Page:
When plans for a new wave of university technical colleges (UTCs) was announced by chancellor George Osborne in March, FE colleges could have been forgiven for casting a nervous glance over their shoulders. The institutions have been designed to focus on technical, as well as academic, learning. Colleges, it seemed, were going to have a fight on their hands to remain the standard-bearers for vocational learning.
But ahead of the announcement expected next month about the latest batch of UTCs to get the go-ahead, FE Focus has learnt that, perhaps surprisingly, colleges are in the vanguard of Lord Baker's revolution. Of the 37 applications received by the Baker Dearing Educational Trust (BDET), which promotes and administers the UTC project, around three- quarters involve a college; in many cases, the FE institution is the UTC's lead sponsor. And with dozens more expected to open across the country in the next few years, the sector's influence over the new breed of 14-19 schools looks set to grow stronger.
BDET chief executive Peter Mitchell admits that he has been taken aback by the warm reaction UTCs have received from the FE sector. "I am, and I'll tell you why I am: it's because I'm an old secondary headteacher. As secondary heads, we're really quite interested in the children in our schools. It's a breath of fresh air to talk to most FE principals, who are concerned about young people in their area. There is a really different attitude," he said.
Colleges have, by necessity, had to evolve rapidly and regularly in recent years, and it is this receptiveness to new ideas that Mr Mitchell believes is behind the surge in interest. "They look at the bigger picture. They are bigger institutions. If they lose 20 students to a UTC, it's not a big issue, is it? And they could provide back-office staff and so on . I've been very impressed with colleges' attitude. They are a bit more entrepreneurial; they have to respond to things a bit more rapidly," he added.
The first UTC, the JCB Academy in Staffordshire, opened its doors last year, and was joined earlier this month by the Black Country UTC in Walsall. Bids for UTCs in Aston, Greenwich and Hackney have also been approved. In his budget speech earlier this year, Mr Osborne announced that 24 more UTCs would be created. Eventually, Mr Mitchell anticipates there will be over 100.
Walsall College is the Black Country UTC's lead sponsor. "They wouldn't have been able to do it without us," claims principal Jat Sharma. The project came about, he explains, because of an engineering skills gap in the region. "The Black Country has a very strong pedigree and was at the forefront of the industrial revolution, but this is dropping fast. We had to recognise and re-engineer that type of learning."
The scheme, also sponsored by Wolverhampton University, is not short of support from the business community: 40 employers are on board, ranging from small local firms to mobile-phone giant Siemens, which sponsors the uniform and sports kits. Mr Sharma describes the UTC as an "educational business", and with some justification - students have shorter holidays than their peers at local schools and work from 8.30am to 5pm.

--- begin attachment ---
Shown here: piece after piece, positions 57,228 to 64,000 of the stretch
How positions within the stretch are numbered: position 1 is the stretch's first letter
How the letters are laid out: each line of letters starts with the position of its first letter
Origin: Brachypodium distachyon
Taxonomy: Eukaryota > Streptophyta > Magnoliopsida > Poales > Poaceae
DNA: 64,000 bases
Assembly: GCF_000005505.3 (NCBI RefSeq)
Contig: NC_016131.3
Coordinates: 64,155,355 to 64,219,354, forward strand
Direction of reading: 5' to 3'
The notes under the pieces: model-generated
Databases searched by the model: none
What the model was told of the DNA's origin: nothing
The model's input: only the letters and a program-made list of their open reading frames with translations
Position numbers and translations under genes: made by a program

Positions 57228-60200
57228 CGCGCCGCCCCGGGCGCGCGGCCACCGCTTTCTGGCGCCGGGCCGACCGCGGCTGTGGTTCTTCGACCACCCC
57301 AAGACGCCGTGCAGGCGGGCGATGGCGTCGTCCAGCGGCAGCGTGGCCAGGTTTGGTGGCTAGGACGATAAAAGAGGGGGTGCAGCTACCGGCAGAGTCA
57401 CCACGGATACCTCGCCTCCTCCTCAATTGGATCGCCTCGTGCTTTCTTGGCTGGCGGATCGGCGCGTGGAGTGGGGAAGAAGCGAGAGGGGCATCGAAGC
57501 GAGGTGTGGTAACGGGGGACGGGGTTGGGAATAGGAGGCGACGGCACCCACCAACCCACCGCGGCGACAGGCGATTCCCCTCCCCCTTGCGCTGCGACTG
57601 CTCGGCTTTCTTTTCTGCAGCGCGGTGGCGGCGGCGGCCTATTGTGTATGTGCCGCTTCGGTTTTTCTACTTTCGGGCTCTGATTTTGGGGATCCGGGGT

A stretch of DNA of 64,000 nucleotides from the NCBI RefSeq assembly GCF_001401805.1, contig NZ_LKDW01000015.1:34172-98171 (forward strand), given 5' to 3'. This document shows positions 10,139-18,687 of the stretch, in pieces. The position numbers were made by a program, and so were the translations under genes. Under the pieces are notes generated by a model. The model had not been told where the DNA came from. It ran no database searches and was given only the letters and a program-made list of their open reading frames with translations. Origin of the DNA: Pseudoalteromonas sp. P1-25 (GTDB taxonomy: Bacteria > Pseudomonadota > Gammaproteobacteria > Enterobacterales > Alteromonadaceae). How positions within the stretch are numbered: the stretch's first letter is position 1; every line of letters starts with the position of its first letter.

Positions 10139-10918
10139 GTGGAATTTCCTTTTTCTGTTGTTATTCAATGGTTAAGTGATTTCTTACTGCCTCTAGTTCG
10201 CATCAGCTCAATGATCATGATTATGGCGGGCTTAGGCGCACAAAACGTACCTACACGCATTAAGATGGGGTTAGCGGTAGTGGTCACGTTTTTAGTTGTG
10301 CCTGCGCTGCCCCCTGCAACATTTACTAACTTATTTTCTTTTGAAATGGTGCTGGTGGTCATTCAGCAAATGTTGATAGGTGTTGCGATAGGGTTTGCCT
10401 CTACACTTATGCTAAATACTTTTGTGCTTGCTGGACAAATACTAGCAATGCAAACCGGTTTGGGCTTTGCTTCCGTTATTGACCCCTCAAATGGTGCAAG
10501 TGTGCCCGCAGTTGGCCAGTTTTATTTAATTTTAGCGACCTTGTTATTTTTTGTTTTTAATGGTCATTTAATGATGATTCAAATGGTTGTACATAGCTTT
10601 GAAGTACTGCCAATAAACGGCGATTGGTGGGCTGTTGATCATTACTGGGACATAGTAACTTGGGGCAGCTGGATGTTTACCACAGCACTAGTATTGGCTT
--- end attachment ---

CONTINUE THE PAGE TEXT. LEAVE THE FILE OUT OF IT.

"They are tired when they leave, believe you me, but that's how it works in the world of business," Mr Sharma said.
The closure of nearby Sneyd Community School gave the UTC a home, and it opened its doors this month with 120 students - well above its 90-pupil target. It will eventually have 480 learners, with the potential to expand to 600, funding permitting.
While describing the college's role as being a "critical friend" offering and advice and support to the UTC, Mr Sharma admits the partnership has its drawbacks, with the college having already lost learners - and funding - to the new institution. But he is enthusiastic about its benefits.
"We knew there could be a risk we would lose students to the UTC, but we accepted that. We're looking at the bigger picture. We see the UTC as complementing us, not contradicting us. We have brought our business acumen and brought our influence to the curriculum. It's bringing genuine life chances for students to experience a truly vocational curriculum."
But while the Government is currently providing enthusiasm and funding aplenty, Mr Sharma admits he has fears for other institutions which follow in his college's footsteps. "We were guinea pigs. There was a momentum behind the UTC, and money was provided. But there is real funding pressure on FE colleges, so it could be more difficult in future. What will colleges be able to give?" he said.
As the old adage goes, keep your friends close, but your enemies closer. While forward-thinking colleges seem to be treating UTCs as partners rather than rivals, not all of them have the luxury - or the finances - to open UTCs themselves. How many colleges will be able to embrace their new competitors with open arms remains to be seen.
The teaching unions have already expressed concerns about the UTC project. NUT general secretary Christine Blower warned it would create a "two-tier system, with technical schools being seen as the poor cousin", and said that asking 14-year-olds to choose their career paths so early was "unacceptable".
The University and College Union fears the expansion could lead to FE colleges receiving less cash. "We fear they will divert money away from FE colleges, reintroduce selection at 14 and create a two-tier system," general secretary Sally Hunt said.
2 - UTCs open
3 - UTCs already approved
24 - more UTCs to open by 2014
100 - UTCs predicted by Lord Baker to open by the next election.